South Korea provides $19 billion in support for chip manufacturing

Yoon Suk-Yol / Photo EPA-EFE/YONHAP

South Korea today announced a 26 trillion won ($19 billion) aid package for its domestic chip industry to help it face fierce competition in the global market. President Yun Suk-yeol said a financial support program worth about 17 trillion won is planned to be implemented through the state-owned development bank to support investment in the semiconductor industry, the president's office said.

"As we all know, semiconductors are an area where the war is currently being waged with full force and all means. "Winning or losing will depend on who is the first to produce the top semiconductors," Yun said at a meeting with government officials.

South Korea, the home country of the world's biggest memory chip makers Samsung and SK Hynix, lags behind some rivals in areas such as chip design and contract manufacturing.

South Korea's share of the global chip design and advertising and sales sector, which is dominated by companies such as US giant Nvidia, which designs chips and outsources production to others, is about one percent, the president's office said. There is also a gap between domestic chipmakers and leading contract manufacturers such as Taiwan's TSMC, they note.

The president said a fund worth trillions would be set up to support equipment makers and companies that design chips but supply manufacturing. Industry Minister Ahn Duk-geun emphasized that the government intends to help increase South Korea's share of the global market for non-memory chips, such as mobile processors, from the current two to 10 percent.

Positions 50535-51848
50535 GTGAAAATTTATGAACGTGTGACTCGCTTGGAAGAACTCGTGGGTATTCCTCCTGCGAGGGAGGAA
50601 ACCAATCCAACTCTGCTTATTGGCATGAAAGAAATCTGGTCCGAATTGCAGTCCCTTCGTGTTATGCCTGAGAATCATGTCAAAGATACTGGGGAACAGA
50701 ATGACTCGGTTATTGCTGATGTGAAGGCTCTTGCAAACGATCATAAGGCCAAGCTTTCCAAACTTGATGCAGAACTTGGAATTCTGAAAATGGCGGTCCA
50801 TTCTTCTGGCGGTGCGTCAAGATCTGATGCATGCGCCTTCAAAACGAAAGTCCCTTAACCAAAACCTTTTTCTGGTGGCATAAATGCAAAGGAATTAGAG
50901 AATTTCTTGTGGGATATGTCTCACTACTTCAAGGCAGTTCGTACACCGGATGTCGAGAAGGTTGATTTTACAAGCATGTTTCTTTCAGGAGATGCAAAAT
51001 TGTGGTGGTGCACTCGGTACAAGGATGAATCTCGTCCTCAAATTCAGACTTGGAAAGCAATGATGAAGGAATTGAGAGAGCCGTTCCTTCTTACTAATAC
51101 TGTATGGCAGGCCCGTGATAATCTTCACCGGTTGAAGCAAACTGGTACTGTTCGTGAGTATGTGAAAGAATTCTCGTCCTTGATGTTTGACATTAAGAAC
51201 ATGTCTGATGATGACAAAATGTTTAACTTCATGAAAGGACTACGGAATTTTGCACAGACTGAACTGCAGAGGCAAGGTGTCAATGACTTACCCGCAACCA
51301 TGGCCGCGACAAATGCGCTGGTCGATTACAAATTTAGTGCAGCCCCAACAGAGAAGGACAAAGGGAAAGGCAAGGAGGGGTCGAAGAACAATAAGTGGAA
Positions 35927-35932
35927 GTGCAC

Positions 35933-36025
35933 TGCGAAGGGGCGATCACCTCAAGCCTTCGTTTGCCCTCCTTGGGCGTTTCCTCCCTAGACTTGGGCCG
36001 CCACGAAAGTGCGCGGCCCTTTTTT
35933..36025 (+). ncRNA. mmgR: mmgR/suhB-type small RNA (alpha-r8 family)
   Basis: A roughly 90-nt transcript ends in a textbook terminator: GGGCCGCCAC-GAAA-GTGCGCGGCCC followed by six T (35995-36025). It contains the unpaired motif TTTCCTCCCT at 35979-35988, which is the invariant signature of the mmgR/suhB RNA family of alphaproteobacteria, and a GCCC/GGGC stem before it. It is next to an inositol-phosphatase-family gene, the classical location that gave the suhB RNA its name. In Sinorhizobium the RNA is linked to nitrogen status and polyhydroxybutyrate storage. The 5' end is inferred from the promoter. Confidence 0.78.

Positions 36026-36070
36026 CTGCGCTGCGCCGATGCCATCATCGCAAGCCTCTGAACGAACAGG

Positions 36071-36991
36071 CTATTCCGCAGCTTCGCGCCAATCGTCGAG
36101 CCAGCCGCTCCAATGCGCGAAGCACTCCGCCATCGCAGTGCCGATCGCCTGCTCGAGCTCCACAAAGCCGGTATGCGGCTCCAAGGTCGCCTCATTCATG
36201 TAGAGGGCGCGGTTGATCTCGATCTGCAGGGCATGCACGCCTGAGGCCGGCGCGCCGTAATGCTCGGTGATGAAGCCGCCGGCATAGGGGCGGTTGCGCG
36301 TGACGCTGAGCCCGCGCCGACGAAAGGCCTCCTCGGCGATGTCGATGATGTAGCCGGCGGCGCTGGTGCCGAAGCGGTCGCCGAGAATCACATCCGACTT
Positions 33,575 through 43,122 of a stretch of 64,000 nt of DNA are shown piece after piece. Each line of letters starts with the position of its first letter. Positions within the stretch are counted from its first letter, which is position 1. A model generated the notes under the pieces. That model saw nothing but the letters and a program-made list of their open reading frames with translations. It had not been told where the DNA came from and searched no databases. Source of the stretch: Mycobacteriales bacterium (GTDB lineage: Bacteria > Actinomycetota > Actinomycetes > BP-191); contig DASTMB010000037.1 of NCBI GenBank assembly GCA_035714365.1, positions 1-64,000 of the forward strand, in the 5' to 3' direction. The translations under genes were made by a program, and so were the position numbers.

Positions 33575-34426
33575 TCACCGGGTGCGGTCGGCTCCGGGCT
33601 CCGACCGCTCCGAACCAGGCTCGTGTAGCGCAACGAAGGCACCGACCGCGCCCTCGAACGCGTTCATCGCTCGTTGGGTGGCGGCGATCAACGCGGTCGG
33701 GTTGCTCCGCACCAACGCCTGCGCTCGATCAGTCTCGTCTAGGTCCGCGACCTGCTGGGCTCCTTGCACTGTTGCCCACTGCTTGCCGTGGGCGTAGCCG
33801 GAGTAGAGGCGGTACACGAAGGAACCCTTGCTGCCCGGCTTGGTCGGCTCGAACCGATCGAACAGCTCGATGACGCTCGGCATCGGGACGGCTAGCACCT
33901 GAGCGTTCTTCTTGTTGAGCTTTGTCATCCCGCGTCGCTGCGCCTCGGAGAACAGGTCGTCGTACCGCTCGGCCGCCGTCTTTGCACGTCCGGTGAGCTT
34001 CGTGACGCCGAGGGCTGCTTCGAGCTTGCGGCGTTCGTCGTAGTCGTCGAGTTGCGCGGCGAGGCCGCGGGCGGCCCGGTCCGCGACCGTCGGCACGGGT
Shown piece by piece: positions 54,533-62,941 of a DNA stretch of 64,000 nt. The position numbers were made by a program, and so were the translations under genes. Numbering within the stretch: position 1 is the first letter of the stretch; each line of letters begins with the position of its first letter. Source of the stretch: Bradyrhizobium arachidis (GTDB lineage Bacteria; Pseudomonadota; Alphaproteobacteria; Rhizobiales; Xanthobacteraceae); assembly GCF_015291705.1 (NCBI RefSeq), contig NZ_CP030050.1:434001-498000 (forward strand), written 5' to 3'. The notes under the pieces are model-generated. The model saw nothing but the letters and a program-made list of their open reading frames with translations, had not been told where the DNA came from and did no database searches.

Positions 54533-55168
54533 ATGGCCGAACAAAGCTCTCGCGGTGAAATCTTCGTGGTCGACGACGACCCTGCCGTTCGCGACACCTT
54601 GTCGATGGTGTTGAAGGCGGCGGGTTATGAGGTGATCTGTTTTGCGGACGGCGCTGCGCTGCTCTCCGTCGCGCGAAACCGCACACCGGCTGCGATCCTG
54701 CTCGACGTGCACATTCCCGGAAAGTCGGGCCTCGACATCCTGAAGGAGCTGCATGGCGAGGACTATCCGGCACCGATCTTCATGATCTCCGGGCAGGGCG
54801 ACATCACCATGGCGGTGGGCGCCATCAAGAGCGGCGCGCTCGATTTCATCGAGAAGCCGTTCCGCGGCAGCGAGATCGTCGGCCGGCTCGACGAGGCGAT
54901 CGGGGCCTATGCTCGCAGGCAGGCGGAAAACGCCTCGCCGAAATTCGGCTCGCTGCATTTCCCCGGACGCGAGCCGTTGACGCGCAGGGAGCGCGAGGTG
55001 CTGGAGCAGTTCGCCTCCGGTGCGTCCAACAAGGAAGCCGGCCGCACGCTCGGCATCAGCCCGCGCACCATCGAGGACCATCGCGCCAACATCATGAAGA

The aid package is larger than recently signaled by Finance Minister Choi Sang-mok, who said the government was targeting more than 10 trillion won in support for chip investment and research. The finance minister said at a press briefing that the package is at the same level as the programs of countries in the world.

Many countries, from China to the United States, are providing tens of billions of dollars in grants and other funds to help domestic chip makers. South Korea is building a mega cluster of chips in Yongin, south of the capital Seoul, to attract chip equipment makers and companies that design them but lack their own facilities.

Vowing to invest all available resources in the chip industry, President Yun said earlier this year he would extend tax incentives for investment in the domestic semiconductor industry to boost employment and attract more professionals, Reuters recalls.

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